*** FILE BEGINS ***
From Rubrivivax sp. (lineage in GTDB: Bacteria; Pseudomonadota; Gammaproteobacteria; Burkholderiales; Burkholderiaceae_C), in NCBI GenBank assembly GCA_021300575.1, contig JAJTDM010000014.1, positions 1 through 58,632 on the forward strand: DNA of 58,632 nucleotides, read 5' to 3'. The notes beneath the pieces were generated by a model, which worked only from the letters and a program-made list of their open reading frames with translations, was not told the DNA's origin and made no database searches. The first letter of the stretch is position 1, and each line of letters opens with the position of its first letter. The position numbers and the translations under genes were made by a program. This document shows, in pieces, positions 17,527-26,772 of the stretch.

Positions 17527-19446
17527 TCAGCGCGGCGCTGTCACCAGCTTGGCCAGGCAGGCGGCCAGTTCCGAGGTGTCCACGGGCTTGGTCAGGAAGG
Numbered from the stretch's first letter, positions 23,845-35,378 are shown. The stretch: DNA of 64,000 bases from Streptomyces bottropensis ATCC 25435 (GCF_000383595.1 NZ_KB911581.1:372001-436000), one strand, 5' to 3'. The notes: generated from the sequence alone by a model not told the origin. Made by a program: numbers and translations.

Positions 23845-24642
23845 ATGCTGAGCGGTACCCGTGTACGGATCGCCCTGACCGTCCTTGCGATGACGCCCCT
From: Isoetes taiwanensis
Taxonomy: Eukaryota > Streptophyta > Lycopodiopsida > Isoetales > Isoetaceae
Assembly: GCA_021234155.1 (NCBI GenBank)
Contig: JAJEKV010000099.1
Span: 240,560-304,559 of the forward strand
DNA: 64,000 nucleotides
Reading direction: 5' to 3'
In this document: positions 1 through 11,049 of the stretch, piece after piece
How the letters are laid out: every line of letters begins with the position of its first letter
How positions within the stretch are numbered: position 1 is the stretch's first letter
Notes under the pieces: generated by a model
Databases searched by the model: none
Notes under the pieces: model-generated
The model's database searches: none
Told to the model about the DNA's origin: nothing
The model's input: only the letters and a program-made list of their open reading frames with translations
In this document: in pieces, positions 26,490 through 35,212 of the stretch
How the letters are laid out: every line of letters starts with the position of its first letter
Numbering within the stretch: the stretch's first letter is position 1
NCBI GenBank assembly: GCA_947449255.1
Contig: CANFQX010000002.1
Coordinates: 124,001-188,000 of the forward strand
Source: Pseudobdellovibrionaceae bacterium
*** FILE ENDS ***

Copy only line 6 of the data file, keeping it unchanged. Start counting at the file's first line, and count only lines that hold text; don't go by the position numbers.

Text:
23845 ATGCTGAGCGGTACCCGTGTACGGATCGCCCTGACCGTCCTTGCGATGACGCCCCT